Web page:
Archive for September 2011

Get Out Of The House

Working from home can be a blessing and a curse. Many in the world of social media work out of their homes; in fact, I’d be willing to bet that most blogs are written by someone wearing bunny slippers. But while sleeping late and schlepping around the living room in your underwear definitely have their merits, there are times when you want to feel more like … well, an adult—a professional, surrounded by other professionals, producing whatever it is you produce without the potential distractions of daytime TV, the cat, the fridge. Sometimes, too, you might need to take meetings, but your apartment is most definitely not suitable for viewing, and the idea of a noisy hour in Starbucks is simply no longer appealing.

Increasingly, young Internet entrepreneurs are turning to shared office rentals as an alternative to the home office. In addition to a professional work environment—with receptionists, IT assistance, coffee machines—these shared spaces offer access to like-minded people who, in addition to inspiring and motivating you, may actually give you solid business leads. Who knows, they may even want to date you! That’s not going to happen when you’re on your couch covered in cat hair and Cheetos dust.

So, if you are interested in getting some fresh air, adding structure to your workday, meeting new people and, most likely, increasing your productivity, check out a shared office space. Not only are they affordable and require little to no commitment, they now exist in nearly every metropolitan area, and the latest companies are targeting young Internet professionals just like you.

Take, for example, WeWork, which has three locations in Manhattan (including the hipper-than-thou Meatpacking District) and plans to open soon in San Francisco and L.A. Designed like the coolest boutique hotels, these offices offer all the business infrastructure you might need—including high-speed Internet, conference rooms, and mail service—as well as pool tables, Xbox lounges, and even happy hour parties. Just like you, they’re concerned about the environment: the offices have fair-trade organic coffee, purified water systems, bike storage, and discounts for Zipcar rentals.

So, it might just be time to take the plunge: get yourself dressed, and get to an office where you can network with your peers. Not only is it highly likely to help your business, it will almost certainly provide new fodder for your blog, your tweets, your Facebook page, and what have you.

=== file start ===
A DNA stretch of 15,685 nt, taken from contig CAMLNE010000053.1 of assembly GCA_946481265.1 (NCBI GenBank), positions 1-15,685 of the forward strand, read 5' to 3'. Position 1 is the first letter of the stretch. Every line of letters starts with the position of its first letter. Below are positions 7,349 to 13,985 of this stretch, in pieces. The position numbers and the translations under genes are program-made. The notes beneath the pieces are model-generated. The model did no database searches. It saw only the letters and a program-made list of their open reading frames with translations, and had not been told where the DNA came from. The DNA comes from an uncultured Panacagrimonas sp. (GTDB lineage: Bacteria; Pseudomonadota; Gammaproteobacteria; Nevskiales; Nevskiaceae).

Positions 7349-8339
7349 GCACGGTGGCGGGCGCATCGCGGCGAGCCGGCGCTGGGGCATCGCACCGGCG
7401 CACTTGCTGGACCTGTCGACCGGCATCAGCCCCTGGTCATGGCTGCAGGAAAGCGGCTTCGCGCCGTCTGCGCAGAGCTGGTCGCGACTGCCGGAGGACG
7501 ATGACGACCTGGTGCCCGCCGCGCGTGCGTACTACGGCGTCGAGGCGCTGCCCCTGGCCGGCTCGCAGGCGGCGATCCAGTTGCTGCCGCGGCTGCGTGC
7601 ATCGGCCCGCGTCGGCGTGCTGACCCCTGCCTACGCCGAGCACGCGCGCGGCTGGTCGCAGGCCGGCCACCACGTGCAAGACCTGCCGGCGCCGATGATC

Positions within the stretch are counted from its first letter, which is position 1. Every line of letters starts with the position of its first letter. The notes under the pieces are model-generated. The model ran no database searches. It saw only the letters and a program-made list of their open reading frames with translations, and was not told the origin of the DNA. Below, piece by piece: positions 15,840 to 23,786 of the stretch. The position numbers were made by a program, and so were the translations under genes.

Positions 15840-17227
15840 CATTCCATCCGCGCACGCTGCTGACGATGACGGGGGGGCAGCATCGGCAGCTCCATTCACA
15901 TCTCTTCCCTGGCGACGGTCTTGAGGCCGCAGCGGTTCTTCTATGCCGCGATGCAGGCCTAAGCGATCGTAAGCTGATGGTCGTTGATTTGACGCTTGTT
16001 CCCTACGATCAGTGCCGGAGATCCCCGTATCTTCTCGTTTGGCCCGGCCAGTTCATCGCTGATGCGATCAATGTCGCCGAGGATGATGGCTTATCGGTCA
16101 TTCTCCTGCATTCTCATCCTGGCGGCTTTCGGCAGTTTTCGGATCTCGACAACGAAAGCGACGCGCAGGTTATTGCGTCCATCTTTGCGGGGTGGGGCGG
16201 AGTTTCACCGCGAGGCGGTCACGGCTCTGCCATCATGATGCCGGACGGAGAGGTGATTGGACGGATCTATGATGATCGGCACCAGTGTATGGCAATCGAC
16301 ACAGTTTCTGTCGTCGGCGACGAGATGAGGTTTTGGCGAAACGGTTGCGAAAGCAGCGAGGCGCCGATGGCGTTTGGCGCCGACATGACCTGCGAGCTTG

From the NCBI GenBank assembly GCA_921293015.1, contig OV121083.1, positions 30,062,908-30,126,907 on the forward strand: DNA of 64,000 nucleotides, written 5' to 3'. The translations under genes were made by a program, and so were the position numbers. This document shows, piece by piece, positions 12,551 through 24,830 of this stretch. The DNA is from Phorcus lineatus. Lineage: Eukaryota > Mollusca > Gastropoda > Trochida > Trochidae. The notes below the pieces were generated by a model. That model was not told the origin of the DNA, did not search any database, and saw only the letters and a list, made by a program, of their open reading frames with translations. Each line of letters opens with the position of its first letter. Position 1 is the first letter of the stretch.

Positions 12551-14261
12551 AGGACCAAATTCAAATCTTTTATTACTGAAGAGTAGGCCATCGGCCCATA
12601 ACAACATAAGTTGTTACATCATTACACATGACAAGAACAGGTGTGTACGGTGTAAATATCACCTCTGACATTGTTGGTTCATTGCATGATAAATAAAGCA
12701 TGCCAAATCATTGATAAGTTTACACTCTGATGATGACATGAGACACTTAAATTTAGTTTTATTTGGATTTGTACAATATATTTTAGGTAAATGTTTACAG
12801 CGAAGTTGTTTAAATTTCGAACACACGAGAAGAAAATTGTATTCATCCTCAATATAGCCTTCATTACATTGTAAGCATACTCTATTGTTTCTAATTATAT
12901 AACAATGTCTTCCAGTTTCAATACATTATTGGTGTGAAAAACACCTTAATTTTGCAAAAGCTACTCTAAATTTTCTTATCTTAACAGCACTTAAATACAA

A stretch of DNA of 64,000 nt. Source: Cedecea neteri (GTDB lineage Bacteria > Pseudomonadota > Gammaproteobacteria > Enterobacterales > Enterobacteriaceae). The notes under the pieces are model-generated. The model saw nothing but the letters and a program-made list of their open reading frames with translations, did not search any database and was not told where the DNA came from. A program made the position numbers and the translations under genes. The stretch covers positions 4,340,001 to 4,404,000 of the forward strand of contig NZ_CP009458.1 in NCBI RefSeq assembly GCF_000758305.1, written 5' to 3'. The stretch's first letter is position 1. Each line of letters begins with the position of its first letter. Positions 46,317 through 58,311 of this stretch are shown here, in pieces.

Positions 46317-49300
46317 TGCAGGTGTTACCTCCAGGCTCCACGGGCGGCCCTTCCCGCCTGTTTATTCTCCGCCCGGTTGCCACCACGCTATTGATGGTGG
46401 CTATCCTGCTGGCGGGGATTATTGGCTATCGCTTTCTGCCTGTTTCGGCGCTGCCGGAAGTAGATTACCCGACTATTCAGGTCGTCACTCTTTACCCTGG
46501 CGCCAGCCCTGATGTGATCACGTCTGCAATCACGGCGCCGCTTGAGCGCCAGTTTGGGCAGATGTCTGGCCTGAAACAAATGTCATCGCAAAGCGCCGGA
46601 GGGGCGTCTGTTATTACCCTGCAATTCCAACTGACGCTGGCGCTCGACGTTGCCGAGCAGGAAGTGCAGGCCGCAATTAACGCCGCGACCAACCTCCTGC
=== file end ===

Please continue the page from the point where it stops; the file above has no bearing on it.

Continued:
For more about shared office rentals, check out this article on All Business:

Meanwhile, you will be happy to know, as I write this, I am fully clothed.


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How Facebook’s Changes Will Affect Brands

Facebook just announced a bunch of changes that will affect the visibility of brands and the engagement users have with brands. Here are some key elements to keep in mind.

Facebook released an entirely new perspective on a user’s social profile called Timeline ( Timeline is fundamentally a catalogue of the user’s whole life (at least as he may have uploaded it to Facebook) curated by the user. Users choose a cover photo and highlight life events (e.g, birth of a child, marriage, etc.) to tell their story. To make the whole timeline manageable, Facebook condenses the information that is displayed in the user’s Timline the further back in time you scroll.

What is most meaningful for marketers is that users can connect applications to their Timelines. Once connected, an app automatically loads information and actions into a user’s Timeline. The actions can be any verb and noun combination – listening to music, cooking a recipe – that the brand establishes for its apps. If it meets relevancy criteria (see GraphRank below) the auto-inserted information appears in the Ticker of the user’s friends. The insertion continues forever or until the user actively stops it – which is great for brands!. Important events also appear in the user’s News Feed. The Ticker drives social discovery of your app, and your brand, by the user’s friends.

For marketers, application and brand discovery have always been a problem on Facebook. To help solve the discovery issue, in addition to the compelling solution of the Timeline and the Ticker, Facebook has built a relevance filter called GraphRank. GraphRank promotes information based on the amount a user and his/her friends interact with an application and its content. More interaction – greater visibility, For marketers, this ups the ante to create and deliver applications and content that users want to, and do, regularly engage.

The above italics are quoted from Direct Message Lab‘s email newsletter. Nice write up!


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